Room (and Board) at the Inn

Sunday supper at Grandma’s house? Count me in. But today Grandma probably lives in a snazzy, high-rise condo, where you’ll find her in its fitness center, Internet café, or conferring with her clients in the meeting room. So maybe it’s time to update the tradition.

Nicollet Island Inn thinks so, too. In a fit of family-friendly genius, the inn has launched Sunday Table dining — a weekly changing, three-course prix-fixe menu following Chef Ryan Stechschulte’s mantra of locally sourced seasonal provender ($29 on the night of my visit), served in elegantly plated individual presentations (rather than passing Grandma’s bowls around the table), with as many gratis second helpings as you wish. (I could almost hear my dearly departed granny beaming down her habitual exhortation to “Have More! It’ll only go to waste!” with its usual coda: “Are you getting enough to eat in that new apartment?”) She’d be proud.

But she wouldn’t recognize the recipes. Chef Ryan is no slave to Betty Crocker. His resume includes stints at the stylin’ Victory 44 and fresh-forward Lucia’s. Consider the blessedly intricate salad he sent forth, constructed by someone who’s clearly a past master at Pick-Up-Sticks: a frill of frisee lettuce draped with a cluster of crisp-tender asparagus spears set aside a perfectly — perfectly! — poached egg, topped with shavings of nutty pecorino cheese and a flurry of buttered breadcrumbs, all glistening under a shower of a suave Champagne vinaigrette. I was ready to summon seconds until a server, wiser than I, warned me that the second course wasn’t designed for picky eaters, either.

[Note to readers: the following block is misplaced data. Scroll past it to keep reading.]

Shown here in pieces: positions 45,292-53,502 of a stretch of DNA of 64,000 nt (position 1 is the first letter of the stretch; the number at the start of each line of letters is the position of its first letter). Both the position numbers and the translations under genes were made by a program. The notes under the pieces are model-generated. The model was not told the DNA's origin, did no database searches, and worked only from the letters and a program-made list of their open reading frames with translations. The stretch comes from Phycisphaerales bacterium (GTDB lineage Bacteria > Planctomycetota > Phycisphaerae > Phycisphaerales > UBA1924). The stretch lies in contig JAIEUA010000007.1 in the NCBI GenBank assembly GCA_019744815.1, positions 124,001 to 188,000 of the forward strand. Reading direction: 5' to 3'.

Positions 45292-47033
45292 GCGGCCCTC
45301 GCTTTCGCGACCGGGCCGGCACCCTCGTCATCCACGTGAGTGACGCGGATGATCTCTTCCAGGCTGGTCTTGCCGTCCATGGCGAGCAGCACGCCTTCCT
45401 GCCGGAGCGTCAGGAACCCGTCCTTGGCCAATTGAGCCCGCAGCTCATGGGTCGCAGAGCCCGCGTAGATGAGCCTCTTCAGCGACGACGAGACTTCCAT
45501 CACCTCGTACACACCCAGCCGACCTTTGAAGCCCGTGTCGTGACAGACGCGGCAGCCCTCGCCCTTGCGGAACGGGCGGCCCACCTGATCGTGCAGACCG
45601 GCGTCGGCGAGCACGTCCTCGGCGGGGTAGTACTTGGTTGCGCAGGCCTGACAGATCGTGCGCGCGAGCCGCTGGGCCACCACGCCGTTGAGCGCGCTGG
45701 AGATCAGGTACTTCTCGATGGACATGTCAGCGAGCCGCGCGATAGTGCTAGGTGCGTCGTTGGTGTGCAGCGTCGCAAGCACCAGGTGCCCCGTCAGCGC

Instead I buttered up another slice of homespun bread from Patisserie 46, took another sip of Block 9 Pinot Noir from Oregon (offered as the loss-leader price of $18; or choose a Pinot Grigio or Muscadet).

Then came a mixed grill to end all mixed grills: blush-pink, super-juicy slices of pork tenderloin; pork belly dripping with unseemly and utterly delicious F-A-T; and an outsize cross-section of fine-grained, kitchen-made pork sausage — as smooth, rich and herb-scented as pate. Then Ryan piles on roasted new potatoes and a heap of husky braised kale to counteract all that richness. A generous drizzle of Green Goddess dressing, adding an unexpected, and welcome, voice from the past — like a lemony aioli — completed the plate.

Dessert proved right on the money, too — an anti-glam and oh-so-tasty dish of vanilla ice cream atop caramelized bananas, presented with an honor guard of old-fashioned, homemade cookies: chocolate crinkles, oatmeal-raisin, chocolate chip. Tempting to just sign on for a room upstairs and sink into bed.

The next menu up includes endive salad, monkfish and almond cake. But, knowing Ryan, that’s just the Cliff Notes version. So, bring the family, your out-of-town guests, or make Sunday your new date night. That grand view of the Mississippi alone is worth the drive — from Bismarck or Waterloo.

Nicollet Island Inn

95 Merriam St.